The recent article: “Packard 336 Roadster on a Chassis Dynamometer in Detroit” received quite a bit of attention and a large number of comments. Thanks to reader Tin Indian, who has identified the scale unit as a Toledo, and the Dyno as being built by the Sprague Electric Works we now know more about it and other Sprague equipment used at the Packard Factory.
The lead photo shows a Sprague Engine Dynamometer at the Wright Aeronautical Co. with a 717.8 c.i. (11.76 liters) Hispano-Suiza V-8 aircraft engine mounted on it. The water-cooled s.o.h.c. V-8 aircraft engine was designed by the legendary Swiss engineer Marc Birkigt and introduced in Feb. 1915 and is a story in itself.
Packard had been using Sprague Electric Works dynos and running in gear since before WWI. A dynamometer does not read power per se but measures the number of foot-pounds of torque an engine produces, and by using a mathematical formula it is converted to horsepower. View the earlier article showing the Packard on a chassis dyno in an Engineering Test Lab in Detroit.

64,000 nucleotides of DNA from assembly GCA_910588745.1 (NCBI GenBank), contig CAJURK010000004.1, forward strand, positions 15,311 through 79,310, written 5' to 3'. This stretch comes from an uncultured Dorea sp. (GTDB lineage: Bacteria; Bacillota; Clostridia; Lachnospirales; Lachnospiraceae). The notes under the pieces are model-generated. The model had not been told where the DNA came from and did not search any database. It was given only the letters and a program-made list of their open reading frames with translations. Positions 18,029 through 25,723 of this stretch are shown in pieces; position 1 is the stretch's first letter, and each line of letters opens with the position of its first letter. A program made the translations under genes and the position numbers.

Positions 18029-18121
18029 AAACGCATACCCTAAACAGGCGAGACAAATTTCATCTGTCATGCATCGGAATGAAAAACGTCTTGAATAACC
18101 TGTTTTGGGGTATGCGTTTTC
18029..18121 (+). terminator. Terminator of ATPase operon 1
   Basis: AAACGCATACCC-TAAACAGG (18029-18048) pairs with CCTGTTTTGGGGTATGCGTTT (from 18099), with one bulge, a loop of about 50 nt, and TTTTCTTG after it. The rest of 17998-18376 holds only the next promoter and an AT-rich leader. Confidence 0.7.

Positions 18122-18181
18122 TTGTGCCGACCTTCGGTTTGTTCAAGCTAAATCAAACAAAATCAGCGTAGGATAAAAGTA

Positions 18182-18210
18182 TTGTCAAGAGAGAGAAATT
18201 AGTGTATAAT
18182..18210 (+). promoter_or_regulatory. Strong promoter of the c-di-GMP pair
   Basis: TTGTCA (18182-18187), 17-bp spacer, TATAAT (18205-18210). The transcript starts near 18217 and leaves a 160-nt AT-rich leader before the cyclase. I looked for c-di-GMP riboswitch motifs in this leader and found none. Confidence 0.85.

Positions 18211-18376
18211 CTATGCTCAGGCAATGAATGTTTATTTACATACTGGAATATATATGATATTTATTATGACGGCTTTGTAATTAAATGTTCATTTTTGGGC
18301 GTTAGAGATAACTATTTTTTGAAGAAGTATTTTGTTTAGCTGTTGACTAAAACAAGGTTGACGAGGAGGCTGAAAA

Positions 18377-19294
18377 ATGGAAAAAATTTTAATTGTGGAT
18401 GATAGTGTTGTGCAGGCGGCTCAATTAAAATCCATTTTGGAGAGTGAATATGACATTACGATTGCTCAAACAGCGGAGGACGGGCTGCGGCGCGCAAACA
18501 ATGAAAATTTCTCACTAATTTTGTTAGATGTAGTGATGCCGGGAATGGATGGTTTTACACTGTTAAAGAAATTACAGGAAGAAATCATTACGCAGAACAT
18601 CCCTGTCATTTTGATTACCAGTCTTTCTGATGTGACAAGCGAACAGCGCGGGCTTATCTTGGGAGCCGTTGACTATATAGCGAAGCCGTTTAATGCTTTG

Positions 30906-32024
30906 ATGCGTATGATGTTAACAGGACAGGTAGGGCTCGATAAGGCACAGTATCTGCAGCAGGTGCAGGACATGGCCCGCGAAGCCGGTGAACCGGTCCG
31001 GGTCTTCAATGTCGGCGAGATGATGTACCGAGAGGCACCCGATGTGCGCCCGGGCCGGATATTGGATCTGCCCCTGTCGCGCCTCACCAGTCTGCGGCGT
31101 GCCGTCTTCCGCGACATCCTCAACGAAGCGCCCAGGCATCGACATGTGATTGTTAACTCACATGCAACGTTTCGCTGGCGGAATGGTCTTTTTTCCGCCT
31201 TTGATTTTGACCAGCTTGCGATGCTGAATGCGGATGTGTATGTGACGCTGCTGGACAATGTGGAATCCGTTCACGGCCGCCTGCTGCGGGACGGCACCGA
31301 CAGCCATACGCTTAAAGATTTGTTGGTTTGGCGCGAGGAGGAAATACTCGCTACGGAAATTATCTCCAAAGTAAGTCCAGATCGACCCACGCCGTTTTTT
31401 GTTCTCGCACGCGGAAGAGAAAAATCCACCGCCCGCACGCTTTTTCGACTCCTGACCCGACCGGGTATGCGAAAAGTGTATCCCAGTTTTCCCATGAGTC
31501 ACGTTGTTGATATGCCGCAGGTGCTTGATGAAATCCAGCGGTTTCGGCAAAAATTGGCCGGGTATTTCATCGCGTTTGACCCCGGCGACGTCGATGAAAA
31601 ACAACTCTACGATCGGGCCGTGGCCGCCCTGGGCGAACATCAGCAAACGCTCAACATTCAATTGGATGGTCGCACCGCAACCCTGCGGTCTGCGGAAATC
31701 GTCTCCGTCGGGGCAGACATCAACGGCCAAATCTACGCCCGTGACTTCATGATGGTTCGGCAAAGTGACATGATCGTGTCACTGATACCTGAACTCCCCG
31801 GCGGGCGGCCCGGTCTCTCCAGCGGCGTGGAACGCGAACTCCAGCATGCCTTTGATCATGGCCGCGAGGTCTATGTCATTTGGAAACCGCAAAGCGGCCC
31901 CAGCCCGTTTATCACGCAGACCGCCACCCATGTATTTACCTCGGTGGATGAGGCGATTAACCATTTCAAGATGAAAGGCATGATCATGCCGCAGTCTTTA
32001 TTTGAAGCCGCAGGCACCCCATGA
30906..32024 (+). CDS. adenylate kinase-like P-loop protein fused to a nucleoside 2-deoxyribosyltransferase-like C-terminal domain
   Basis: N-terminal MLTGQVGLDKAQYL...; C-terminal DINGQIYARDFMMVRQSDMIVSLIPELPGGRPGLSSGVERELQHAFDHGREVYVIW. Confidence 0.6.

- Sprague running-in machine with a 15 h.p. electric motor runs spins a Packard engine through the transmission in high gear at 625 r.p.m. for an hour. The next four hours it turns at 1000 r.p.m. in second gear.
An article found in “Automotive Industries” June 2, 1921, titled “Routine Factory Tests and Final Inspection of Packard Engines” describes the procedures used for running in and dynamometer testing all Packard car and truck engines and transmissions. A 32-step process was followed by two hours of dyno testing time per engine.
View earlier articles about chassis and engine dynamometers here. The lead image is courtesy of the University of Toledo Archives.
- One of 15 “silent” dynamometer rooms equipped with 150 h.p. Sprague Electric units testing five engine and transmissions every day for two hours. The machine operator is using a stethoscope to check for engine noises.